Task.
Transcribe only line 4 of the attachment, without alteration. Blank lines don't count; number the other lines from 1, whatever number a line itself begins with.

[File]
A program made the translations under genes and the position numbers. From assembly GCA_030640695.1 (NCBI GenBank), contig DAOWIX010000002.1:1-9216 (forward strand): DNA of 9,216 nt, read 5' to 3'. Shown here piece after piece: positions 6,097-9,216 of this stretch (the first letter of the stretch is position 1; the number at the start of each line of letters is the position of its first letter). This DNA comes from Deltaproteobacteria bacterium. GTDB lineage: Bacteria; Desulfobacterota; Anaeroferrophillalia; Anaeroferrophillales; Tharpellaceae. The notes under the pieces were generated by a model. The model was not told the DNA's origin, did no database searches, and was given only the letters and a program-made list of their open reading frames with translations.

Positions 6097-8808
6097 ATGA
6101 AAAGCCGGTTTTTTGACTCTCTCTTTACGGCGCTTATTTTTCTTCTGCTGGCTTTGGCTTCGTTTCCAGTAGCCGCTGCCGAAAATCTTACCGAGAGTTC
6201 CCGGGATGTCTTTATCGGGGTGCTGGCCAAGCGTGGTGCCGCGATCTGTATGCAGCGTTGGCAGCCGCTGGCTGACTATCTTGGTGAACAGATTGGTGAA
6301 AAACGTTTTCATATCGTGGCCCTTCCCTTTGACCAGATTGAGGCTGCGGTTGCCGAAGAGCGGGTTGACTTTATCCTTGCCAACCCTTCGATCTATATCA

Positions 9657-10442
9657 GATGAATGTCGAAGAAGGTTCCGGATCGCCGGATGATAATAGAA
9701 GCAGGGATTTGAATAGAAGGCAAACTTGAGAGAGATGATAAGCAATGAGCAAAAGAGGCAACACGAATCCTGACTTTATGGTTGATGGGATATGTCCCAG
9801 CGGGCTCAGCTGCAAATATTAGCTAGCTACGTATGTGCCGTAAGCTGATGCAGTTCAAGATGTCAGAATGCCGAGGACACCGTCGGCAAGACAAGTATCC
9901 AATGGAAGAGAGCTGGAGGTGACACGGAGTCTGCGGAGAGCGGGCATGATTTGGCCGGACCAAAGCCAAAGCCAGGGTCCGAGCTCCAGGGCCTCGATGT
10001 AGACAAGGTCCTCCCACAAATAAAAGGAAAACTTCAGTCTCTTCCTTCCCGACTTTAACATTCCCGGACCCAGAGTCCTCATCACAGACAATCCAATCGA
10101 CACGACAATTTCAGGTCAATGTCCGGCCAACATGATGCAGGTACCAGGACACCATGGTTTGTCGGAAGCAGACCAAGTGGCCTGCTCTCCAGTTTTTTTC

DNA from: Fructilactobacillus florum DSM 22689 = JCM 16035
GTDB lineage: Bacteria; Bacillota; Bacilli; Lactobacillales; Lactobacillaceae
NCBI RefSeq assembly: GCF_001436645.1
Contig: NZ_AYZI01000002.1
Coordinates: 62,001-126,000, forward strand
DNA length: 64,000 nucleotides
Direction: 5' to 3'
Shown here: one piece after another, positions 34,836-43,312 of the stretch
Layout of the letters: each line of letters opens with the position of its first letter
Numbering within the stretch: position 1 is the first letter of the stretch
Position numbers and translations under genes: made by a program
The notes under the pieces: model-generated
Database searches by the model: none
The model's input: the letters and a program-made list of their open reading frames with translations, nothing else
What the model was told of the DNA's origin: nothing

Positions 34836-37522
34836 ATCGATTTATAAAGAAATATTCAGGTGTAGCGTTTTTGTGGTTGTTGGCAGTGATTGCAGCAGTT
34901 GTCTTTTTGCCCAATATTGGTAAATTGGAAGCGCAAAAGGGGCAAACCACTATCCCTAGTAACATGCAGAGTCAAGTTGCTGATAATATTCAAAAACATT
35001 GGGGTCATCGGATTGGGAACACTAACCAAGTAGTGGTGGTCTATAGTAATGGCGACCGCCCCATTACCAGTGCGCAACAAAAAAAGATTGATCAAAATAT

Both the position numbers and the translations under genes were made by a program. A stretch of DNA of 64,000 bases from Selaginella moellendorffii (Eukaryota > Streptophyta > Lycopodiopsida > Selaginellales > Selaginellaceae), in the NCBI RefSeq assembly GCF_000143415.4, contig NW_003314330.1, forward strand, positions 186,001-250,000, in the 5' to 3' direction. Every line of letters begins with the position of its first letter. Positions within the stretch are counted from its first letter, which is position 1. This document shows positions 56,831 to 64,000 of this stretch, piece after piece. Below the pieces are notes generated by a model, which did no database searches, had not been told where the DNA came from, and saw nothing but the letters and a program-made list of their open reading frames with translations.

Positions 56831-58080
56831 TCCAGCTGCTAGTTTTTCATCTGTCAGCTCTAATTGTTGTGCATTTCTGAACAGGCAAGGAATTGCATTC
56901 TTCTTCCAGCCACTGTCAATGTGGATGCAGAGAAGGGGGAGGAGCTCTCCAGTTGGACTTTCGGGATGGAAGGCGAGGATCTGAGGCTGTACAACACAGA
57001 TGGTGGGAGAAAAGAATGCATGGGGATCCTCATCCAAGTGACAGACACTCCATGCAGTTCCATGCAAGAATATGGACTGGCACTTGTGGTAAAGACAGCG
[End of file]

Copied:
6101 AAAGCCGGTTTTTTGACTCTCTCTTTACGGCGCTTATTTTTCTTCTGCTGGCTTTGGCTTCGTTTCCAGTAGCCGCTGCCGAAAATCTTACCGAGAGTTC